Dense breast tissue, seen on a mammogram
Having dense breast tissue also makes it harder for doctors to identify breast cancer.
For women with such changes, the risk of breast cancer is increased only slightly unless abnormal tissue structure is detected during a biopsy or they have a family history of breast cancer.
The earlier menstruation begins (especially before age 12), the higher the risk of developing breast cancer.
The later the first pregnancy occurs and the later menopause occurs, the higher the risk. Never having had a baby increases the risk of developing breast cancer. However, women who have their first pregnancy after age 30 are at higher risk than those who never have a baby.
These factors probably increase risk because they involve longer exposure to estrogen, which stimulates the growth of certain cancers. (Pregnancy, although it results in high estrogen levels, may reduce the risk of breast cancer.)
Taking oral contraceptives for a long time increases the risk of later developing breast cancer, but only very slightly. After women stop taking contraceptives, the risk gradually decreases over the next 10 years to that for other women of the same age.
After menopause, taking combination hormone therapy (estrogen with a progestin) for a few years or more increases the risk of breast cancer. Taking estrogen alone does not appear to increase the risk of breast cancer.
Diet may contribute to the development or growth of breast cancers, but evidence about the effect of a particular diet (such as a high-fat diet) is lacking (see also Diet and Cancer).
Risk of developing breast cancer is somewhat higher for women who are obese after menopause. Fat cells produce estrogen, possibly contributing to the increased risk. However, there is no proof that a high-fat diet contributes to the development of breast cancer or that changing the diet can decrease risk. Some studies suggest that obese women who are still menstruating are less likely to develop breast cancer.
Research about the link between obesity and cancer is ongoing (see also the National Cancer Institute: Uncovering the Mechanisms Linking Obesity and Cancer Risk).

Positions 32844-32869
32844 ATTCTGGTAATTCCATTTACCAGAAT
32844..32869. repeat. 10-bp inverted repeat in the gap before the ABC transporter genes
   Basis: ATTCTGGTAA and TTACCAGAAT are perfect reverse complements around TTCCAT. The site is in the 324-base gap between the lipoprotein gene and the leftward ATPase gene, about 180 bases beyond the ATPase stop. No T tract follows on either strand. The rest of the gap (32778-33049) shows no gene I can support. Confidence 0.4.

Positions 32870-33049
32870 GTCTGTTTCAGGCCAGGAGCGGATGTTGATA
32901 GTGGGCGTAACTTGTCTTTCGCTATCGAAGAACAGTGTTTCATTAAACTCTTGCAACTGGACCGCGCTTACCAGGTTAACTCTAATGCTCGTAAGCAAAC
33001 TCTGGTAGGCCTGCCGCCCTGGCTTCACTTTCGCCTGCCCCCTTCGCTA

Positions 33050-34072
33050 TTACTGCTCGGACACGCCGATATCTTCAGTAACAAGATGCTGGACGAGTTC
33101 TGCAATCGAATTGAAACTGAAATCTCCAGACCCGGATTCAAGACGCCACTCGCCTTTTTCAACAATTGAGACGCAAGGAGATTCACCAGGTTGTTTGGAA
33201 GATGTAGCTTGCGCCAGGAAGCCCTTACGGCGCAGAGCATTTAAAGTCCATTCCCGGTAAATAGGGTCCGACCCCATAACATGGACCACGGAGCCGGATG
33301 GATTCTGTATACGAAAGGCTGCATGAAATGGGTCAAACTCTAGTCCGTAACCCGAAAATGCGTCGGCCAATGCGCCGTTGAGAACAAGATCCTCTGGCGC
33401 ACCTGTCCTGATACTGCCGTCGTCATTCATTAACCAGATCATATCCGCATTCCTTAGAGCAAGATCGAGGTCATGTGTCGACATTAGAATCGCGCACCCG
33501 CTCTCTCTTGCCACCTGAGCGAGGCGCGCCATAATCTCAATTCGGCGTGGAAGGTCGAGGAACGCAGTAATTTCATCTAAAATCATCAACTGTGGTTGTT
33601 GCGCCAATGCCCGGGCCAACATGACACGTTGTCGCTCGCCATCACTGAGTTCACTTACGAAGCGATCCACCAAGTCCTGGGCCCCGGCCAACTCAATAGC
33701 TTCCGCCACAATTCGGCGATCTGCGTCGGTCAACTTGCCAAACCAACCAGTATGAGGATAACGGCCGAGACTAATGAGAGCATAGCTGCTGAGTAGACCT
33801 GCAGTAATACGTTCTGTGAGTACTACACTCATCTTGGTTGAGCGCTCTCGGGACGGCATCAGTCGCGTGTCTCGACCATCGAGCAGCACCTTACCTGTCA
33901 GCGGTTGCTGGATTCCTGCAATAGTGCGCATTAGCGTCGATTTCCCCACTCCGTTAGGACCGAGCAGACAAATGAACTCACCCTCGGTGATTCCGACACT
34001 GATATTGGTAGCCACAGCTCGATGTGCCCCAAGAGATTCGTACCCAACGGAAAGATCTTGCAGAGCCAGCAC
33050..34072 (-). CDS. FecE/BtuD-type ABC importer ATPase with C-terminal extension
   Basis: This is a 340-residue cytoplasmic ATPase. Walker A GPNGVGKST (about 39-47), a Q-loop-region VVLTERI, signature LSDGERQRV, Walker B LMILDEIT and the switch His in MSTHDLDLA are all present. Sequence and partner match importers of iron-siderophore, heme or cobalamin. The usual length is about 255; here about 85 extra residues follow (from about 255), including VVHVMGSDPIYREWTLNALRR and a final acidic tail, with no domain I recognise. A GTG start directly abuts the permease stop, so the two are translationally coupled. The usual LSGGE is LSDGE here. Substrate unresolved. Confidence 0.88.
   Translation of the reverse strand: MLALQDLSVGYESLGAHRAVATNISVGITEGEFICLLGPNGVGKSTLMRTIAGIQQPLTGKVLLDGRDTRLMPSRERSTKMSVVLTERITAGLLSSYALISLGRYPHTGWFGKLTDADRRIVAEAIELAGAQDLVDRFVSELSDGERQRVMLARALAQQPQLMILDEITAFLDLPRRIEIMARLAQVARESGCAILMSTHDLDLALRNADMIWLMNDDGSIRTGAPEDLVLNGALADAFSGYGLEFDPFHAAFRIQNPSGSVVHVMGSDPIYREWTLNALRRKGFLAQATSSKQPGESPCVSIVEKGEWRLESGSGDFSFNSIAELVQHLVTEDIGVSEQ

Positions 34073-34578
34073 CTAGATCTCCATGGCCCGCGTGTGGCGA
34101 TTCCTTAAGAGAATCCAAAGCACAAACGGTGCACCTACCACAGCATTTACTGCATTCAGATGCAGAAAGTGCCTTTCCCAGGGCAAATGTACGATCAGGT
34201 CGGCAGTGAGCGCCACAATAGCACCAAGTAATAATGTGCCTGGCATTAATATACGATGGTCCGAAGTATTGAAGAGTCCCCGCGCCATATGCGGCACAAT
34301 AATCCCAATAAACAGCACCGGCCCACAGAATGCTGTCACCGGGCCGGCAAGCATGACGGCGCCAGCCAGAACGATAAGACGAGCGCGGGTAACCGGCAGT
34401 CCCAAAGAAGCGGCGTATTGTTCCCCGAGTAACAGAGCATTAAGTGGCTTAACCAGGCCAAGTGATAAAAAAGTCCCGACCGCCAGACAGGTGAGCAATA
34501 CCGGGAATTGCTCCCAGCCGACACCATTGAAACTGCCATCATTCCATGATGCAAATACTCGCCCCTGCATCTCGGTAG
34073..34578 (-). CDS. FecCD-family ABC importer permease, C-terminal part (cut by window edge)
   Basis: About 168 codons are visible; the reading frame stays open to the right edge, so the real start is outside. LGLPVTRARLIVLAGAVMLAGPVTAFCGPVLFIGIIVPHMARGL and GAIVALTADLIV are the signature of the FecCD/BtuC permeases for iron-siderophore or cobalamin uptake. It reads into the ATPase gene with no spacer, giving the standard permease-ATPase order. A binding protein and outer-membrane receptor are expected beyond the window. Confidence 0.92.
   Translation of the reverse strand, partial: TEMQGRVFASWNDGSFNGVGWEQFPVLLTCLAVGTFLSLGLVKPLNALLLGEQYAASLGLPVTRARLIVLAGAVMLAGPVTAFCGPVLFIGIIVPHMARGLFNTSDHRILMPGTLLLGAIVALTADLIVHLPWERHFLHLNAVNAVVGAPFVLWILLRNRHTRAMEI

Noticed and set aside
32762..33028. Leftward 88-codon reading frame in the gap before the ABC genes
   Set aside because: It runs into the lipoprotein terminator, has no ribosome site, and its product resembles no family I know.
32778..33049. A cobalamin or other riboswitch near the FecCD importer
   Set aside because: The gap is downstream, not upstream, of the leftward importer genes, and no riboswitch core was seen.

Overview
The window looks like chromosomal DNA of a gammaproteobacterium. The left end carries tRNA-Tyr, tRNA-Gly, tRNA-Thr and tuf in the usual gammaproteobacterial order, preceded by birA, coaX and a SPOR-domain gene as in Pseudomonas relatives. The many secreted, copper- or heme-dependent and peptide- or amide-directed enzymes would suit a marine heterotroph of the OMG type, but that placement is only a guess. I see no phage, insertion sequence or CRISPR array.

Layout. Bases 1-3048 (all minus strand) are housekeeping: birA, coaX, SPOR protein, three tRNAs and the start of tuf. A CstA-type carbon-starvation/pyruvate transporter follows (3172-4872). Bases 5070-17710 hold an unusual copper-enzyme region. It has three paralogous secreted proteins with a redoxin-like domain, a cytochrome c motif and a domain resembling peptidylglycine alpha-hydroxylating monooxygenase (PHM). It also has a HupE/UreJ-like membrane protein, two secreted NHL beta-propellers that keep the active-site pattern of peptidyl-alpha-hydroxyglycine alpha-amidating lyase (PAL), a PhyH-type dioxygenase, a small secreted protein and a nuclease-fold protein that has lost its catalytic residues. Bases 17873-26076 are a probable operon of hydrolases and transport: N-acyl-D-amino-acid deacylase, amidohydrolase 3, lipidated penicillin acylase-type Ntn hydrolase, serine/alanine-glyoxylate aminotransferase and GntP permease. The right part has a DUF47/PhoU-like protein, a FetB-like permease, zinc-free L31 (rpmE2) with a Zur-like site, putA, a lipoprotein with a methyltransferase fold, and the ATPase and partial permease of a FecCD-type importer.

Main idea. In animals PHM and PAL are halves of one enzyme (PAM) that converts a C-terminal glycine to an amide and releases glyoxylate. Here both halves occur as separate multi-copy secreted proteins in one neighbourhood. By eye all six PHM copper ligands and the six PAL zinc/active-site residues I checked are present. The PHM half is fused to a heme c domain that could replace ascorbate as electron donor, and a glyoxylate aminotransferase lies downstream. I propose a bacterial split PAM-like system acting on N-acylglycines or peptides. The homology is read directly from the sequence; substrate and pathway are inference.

Breast cancer is usually classified by the following:
There are many different kinds of tissue in the breast. Cancer can develop in most of these tissues, including
Ductal carcinoma accounts for about 90% of all breast cancers.
Paget disease of the nipple is a ductal breast carcinoma that affects the skin over and around the nipple. The first symptom is a crusty or scaly nipple sore or a discharge from the nipple. At least half of the women who have this cancer also have a lump in the breast that can be felt. Women with Paget disease of the nipple may also have another breast cancer that is not felt but that can be seen using imaging tests—mammography, magnetic resonance imaging (MRI), or ultrasonography—done to look for another cancer. Because this disease usually causes little discomfort, women may ignore it for a year or more before seeing a doctor. The prognosis depends on how invasive and how large the cancer is as well as whether it has spread to the lymph nodes.
Phyllodes breast tumors are relatively rare, accounting for fewer than 1% of breast cancers. About half are cancerous. They originate in breast tissue around milk ducts and milk-producing glands. The tumor spreads to other parts of the body (metastasizes) in about 10 to 20% of women who have it. It recurs in the breast in about 20 to 35% of women who have had it. The prognosis is good unless the tumor has metastasized.
Breast cancer can remain within the breast or spread anywhere in the body through the lymphatic vessels or bloodstream. Cancer cells tend to move into the lymphatic vessels in the breast. Most lymphatic vessels in the breast drain into lymph nodes in the armpit (axillary lymph nodes). One function of lymph nodes is to filter out and destroy abnormal or foreign cells, such as cancer cells. If cancer cells get past these lymph nodes, the cancer can spread to other parts of the body.
Breast cancer tends to spread (metastasize) to the bones, brain, lungs, liver, and skin but can spread to any area. Spread to the scalp is uncommon. Breast cancer can appear in these areas years or even decades after it is first diagnosed and treated. If the cancer has spread to one area, it probably has spread to other areas, even if it cannot be detected right away.
Breast cancer can be classified as
Carcinoma in situ means cancer in place. It is the earliest stage of breast cancer. Carcinoma in situ may be large and may even affect a substantial area of the breast, but it has not invaded the surrounding tissues or spread to other parts of the body.
Ductal carcinoma in situ is confined to the milk ducts of the breast. It does not invade surrounding breast tissue, but it can spread along the ducts and gradually affect a substantial area of the breast. This type accounts for 85% of carcinoma in situ and at least half of breast cancers. It is detected most often by mammography. This type may become invasive.